On 6/7/2013 10:25 AM, Steven_Lord wrote:
>
>
> "Nasser M. Abbasi" <nma@12000.org> wrote in message
> news:kor55k$p71$1@speranza.aioe.org...
>> On 6/6/2013 5:38 PM, dpb wrote:
>>
>>>
>>> Well, you're a little harsh in judgment given the difference in time
>>> between the incipient development of Matlab vis a vis Mathematica.
>>> There's at least 10 yr difference in things that look remotely like the
>>> present versions, but the seeds for Matlab were being planted probably
>>> 20 yr before that.
>>>
>>> Expecting prescience in such minutiae given the early roots of Matlab is
>>> simply asking too much for the times and computing of the day...
>>>
>>
>> I am not a computer language historian, but a quick googling
>> shows original of Mathematica around 1980:
>>
>> http://www.wolfram.com/company/scrapbook/#preWRI_SMPManual
>>
>> "December 1980: The ancestor of Mathematica takes shape...
>> The first draft documentation for Wolfram's SMP system..."
>>
>> "Sept. 1986: The first days of Mathematica design."
>>
>> and
>>
>> http://www.mathworks.com/company/newsletters/articles/theoriginsofmatlab.html
>>
>>
>> says
>>
>> "In the late 1970s, following Wirth’s methodology, I
>> used Fortran and portions of LINPACK and EISPACK to
>> develop the first version of MATLAB. "
>>
>> Also, as you know, there was a complete rewrite of Matlab
>> in C in 1981:
>>
>> "When IBM announced their first PC in August, 1981, Jack
>> quickly anticipated the possibility of using MATLAB and
>> the PC for technical computing. He and colleague Steve
>> Bangert reprogrammed MATLAB in C and added Mfiles,
>> toolboxes, and more powerful graphics."
>>
>> So, they are in the same time frame, may be 35 years
>> or so if you prefer. Is that such a huge laps of time?
>
> In software development? It can be. Five years ago was 2008, and there
> have been many changes to MATLAB (and our other products) since then.
>
> The rest of the statements in this post hypothesizing about the design
> decisions made when I was ... well, MUCH younger are just that: my
> guesses about what happened back then.
>
> My guess is that one of the requirements of the rewrite was to try to
> break as few of the programs that Cleve had written as possible. If you
> look earlier in the article you cited, Cleve's programs used functions
> named ones, svd, atan, sin, and plot. I suspect Cleve would have
> complained (I can almost hear it in my mind's ear) if Jack and Steve had
> tried to convince him to use Svd or Sin instead of svd and sin.
>
>> But that is not here or there. The idea of reserved
>> commands and functions has been known for much longer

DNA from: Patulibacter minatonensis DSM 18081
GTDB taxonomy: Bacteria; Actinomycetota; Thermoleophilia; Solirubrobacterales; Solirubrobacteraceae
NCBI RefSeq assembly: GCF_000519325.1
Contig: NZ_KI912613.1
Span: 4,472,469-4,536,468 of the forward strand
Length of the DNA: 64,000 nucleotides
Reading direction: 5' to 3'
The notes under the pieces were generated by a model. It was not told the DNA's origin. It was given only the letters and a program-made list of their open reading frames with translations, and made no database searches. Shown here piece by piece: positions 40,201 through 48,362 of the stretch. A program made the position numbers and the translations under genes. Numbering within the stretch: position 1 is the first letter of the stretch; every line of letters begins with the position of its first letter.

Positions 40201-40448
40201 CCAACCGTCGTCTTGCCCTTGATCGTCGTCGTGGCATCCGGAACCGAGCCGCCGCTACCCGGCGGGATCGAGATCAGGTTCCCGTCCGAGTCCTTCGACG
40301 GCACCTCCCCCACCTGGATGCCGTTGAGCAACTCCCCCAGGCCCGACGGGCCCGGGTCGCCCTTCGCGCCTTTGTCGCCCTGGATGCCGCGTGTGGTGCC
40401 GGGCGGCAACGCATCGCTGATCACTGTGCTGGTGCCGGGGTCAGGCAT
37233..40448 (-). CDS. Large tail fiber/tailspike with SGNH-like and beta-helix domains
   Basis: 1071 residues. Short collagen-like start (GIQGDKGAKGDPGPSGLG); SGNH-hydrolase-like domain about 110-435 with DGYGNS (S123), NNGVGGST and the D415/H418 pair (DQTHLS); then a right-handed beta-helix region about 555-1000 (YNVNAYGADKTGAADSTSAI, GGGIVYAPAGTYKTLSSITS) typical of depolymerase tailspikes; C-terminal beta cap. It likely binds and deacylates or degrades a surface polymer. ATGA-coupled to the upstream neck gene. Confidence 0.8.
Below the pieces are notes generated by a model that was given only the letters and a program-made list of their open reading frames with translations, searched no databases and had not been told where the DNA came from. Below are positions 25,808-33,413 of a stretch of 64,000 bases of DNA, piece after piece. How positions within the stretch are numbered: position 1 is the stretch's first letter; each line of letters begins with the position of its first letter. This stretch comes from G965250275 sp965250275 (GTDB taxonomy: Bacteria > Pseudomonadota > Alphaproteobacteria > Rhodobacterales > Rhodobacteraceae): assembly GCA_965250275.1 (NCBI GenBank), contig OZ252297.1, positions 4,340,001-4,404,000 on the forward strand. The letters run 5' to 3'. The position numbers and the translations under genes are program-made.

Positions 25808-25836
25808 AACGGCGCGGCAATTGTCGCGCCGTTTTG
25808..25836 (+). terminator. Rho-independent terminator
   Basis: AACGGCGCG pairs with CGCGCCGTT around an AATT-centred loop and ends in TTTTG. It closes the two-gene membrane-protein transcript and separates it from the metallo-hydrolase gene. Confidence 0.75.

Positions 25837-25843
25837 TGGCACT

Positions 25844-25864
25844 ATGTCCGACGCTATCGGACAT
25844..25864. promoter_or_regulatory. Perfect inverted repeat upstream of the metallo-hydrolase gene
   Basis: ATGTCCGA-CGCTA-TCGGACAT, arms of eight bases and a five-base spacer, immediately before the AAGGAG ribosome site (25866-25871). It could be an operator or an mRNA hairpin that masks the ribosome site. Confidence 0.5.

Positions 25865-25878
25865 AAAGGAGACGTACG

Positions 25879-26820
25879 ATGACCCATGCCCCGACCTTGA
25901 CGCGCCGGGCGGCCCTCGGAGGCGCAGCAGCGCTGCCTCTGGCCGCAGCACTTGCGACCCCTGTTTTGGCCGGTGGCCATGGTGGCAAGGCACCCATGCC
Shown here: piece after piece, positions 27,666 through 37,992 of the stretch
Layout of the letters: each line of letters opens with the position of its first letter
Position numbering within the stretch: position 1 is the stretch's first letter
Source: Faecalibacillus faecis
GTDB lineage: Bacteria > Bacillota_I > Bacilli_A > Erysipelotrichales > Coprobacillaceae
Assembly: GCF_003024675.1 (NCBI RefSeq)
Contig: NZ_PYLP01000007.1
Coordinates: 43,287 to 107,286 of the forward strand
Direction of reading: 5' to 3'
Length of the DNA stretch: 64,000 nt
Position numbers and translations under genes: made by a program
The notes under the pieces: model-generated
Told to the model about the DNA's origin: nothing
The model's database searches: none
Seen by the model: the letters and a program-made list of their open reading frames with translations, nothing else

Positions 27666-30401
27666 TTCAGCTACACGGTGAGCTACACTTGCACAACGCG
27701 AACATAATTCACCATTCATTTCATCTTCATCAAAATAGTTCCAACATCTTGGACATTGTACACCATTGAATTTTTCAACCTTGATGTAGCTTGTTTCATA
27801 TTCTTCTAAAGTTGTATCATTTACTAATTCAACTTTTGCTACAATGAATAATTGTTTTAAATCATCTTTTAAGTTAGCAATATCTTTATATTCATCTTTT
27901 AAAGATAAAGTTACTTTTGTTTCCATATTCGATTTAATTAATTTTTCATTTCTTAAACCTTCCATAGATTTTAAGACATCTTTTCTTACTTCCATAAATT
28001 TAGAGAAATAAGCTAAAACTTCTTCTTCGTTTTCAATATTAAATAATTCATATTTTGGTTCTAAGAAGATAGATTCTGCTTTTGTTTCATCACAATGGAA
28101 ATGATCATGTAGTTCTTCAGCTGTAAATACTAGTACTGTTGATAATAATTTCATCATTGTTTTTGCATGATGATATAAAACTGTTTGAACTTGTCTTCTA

>> before that. another quick googling shows for example
>> that smalltalk80 has reserved words
>>
>> http://en.wikipedia.org/wiki/Smalltalk
>>
>> "In fact, only six "keywords" are reserved in
>> Smalltalk: true, false, nil, self, super, and thisContext"
>>
>> Appeared in 1972 (development began in 1969)
>
> MATLAB does have reserved words. The list is smaller than most people
> think, though.
>
> http://www.mathworks.com/help/matlab/ref/iskeyword.html
>
> You can't create your own function named FOR, for example, and expect it
> to be called. [Like most rules this has an exception, and that is END;
> you can overload END for a class, but that's because END is used in two
> very different ways in MATLAB: to end loop/conditional/control flow
> blocks and to refer to the final index in a particular dimension or
> dimensions in an indexing expression. The overloaded END method is used
> for the latter.]
>
>> I am sure if I search more, will find languages that
>> had the concept of reserved words and commands in
>> themeven before that. This idea is not rocket science
>> really, folks 30 years ago should have known about
>> it :)
>
> I haven't used the first versions of MATLAB, but I suspect they did.
> Their choice of what should be reserved and what should not was different.
There are those who argue that reserved words is _a_bad_thing_ (r).
Fortran, for example has no reserved words; everything is interpreted in
context. There are KEYWORDS that have specific meanings but they are
contextsensitive, not reserved.
So something like the following is legal(+) (albeit certainly unwise) in
Fortran
if(if==then) if=if*then
where the first use of the word IF refers to the keyword for a selection
control structure, while the other uses refer to a variable named IF;
likewise, THEN is used in the context of a variable in this statement.
Of course, the difference is that in Fortran, the assignment/use of
IF/THEN as variables doesn't overload an operator so that one can still
write IF constructs that behave as expected.
There are tradeoffs as always; Nasser seems to tend to have very little
breadth in visionit's "his way or the highway" and facts and/or
historical antecedents don't have any role in Mondaymorning quarterbacking.
(+) There have been some Fortran compilers in the past at least for
which the example fails because the vendor took the cheap way out in
implementation and did implement parsing by making at least some
keywords reserved. This means when one ran into a problem such as the
above, it was the compiler which was broken, not the code. Again,
"legal" doesn't imply "wise".